Some arthropods are vectors for pathogens, meaning they possess the capacity to transmit infectious agents to humans and other organisms. Nowadays, nearly 200 million people are infected by these vectors every year with parasites, viruses and nematodes. As a result of these infections, hundreds of thousands, mostly young African children, die annually. Additionally, some pathogens inflict severe lifelong disabilities that are associated with social stigma when visible (such as in the cases of elephantiasis or leishmaniosis).

Among these vectors, mosquitoes are one of the most “dangerous”. For example, they are vectors for pathogens causing Malaria, Elephantiasis and a bunch of viruses such as Dengue, Zika, Chikungunya, Yellow fever, West Nile, etc.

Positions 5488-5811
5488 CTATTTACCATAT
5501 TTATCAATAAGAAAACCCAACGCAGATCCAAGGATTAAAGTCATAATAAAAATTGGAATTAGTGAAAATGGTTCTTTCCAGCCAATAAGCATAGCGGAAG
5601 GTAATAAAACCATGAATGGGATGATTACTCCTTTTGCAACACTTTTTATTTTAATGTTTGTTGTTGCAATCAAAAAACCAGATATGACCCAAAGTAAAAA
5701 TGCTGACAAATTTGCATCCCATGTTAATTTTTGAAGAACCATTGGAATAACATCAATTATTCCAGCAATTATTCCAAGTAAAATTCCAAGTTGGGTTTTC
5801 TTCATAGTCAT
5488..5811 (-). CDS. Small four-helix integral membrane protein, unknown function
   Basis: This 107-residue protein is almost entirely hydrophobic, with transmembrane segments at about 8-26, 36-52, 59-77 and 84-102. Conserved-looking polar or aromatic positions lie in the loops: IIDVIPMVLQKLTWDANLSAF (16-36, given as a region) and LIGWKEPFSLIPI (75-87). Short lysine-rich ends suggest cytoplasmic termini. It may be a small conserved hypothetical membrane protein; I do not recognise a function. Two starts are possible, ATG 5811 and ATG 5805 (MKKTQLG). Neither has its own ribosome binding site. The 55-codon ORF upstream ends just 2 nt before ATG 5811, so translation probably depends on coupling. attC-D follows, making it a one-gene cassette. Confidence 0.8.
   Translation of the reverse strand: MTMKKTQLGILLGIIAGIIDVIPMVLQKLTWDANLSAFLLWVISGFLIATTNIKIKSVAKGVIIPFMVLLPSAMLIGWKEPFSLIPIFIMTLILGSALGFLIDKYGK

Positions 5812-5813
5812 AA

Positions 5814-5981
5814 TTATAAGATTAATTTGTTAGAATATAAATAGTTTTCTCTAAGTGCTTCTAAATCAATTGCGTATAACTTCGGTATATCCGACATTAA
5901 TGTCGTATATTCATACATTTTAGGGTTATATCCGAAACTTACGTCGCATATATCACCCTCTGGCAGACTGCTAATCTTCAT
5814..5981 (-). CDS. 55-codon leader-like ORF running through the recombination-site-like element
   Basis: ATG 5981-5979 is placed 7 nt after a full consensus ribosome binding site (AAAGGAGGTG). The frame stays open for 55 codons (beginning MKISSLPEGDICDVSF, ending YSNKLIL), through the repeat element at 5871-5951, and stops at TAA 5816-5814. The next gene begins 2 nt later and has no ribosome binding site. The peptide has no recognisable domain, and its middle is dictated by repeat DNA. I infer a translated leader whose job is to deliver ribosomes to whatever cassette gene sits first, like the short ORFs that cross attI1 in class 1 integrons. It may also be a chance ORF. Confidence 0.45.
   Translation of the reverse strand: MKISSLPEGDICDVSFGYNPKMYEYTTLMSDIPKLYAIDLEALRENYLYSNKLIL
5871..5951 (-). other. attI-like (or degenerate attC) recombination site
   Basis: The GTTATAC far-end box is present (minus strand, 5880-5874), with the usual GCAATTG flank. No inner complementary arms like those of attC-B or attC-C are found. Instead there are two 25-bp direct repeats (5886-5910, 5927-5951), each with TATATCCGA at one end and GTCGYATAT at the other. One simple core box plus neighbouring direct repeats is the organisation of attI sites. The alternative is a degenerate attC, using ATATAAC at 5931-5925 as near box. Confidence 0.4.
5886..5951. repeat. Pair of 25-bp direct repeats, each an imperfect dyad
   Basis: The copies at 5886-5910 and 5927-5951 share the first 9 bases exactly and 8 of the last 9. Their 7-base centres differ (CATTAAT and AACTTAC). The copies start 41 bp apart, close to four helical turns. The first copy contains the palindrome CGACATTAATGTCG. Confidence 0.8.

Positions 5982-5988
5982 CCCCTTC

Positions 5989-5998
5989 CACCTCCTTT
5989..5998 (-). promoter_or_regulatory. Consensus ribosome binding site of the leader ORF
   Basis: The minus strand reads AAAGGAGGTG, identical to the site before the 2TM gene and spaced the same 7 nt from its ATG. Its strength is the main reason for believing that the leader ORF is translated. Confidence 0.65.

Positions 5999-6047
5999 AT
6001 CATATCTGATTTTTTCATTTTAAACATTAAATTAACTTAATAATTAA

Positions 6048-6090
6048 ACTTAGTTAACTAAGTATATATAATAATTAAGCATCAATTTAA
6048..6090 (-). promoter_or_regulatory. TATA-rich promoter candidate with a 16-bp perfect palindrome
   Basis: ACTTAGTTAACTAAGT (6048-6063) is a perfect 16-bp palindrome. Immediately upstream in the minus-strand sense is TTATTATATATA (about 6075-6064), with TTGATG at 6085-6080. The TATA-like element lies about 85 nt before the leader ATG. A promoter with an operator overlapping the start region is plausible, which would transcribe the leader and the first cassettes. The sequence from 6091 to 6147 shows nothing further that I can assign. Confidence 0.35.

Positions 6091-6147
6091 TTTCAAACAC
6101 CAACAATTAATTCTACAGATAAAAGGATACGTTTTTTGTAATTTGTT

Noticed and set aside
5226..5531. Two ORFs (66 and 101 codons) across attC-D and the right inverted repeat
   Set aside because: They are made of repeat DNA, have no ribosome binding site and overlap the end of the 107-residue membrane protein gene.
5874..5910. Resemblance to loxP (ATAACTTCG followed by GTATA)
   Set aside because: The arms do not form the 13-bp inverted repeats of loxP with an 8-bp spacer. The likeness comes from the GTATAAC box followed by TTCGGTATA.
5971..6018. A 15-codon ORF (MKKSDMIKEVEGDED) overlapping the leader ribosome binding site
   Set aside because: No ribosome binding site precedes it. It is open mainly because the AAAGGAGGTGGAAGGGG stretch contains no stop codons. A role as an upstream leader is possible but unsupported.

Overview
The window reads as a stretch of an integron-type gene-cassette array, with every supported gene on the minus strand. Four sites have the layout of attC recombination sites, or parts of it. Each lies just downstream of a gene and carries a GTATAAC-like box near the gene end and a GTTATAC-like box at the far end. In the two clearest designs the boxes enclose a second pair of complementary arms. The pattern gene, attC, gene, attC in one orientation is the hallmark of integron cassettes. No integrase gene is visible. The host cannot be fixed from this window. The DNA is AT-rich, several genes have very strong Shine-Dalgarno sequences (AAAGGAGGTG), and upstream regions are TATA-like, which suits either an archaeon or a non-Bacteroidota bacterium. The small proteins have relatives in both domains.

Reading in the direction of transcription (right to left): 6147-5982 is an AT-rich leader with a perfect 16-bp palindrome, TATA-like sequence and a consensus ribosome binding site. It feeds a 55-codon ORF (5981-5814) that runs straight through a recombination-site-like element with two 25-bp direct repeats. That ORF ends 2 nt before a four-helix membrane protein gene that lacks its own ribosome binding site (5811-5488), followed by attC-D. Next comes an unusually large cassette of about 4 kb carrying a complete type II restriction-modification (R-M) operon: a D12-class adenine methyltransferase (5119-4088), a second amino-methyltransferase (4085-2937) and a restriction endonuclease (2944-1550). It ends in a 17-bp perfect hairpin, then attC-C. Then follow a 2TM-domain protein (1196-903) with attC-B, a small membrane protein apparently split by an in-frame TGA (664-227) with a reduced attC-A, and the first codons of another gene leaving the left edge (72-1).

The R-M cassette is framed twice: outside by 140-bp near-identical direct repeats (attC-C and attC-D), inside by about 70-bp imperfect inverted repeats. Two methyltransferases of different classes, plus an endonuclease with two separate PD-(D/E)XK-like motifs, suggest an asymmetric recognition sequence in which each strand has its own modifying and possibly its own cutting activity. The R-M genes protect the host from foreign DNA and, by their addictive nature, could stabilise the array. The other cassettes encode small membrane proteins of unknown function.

So far, the attempts to curb these diseases rely intensely on the use of insecticides. However, in light of the spread of resistance towards these compounds, it is clear that insecticides alone cannot provide long-term solutions. The development of alternatives and complementary approaches are required. On top of that, insecticides have low specificity, killing a broad range of insects with important effects on biodiversity. And to be fair, there are more than 3,500 mosquito’s species and only few of them are vectors for human diseases. And we cannot forget, mosquitoes play an important role in the ecosystems as pollinators and food supply for other organisms, so we need to find adequate control policies that consider public health as well as the environmental impact.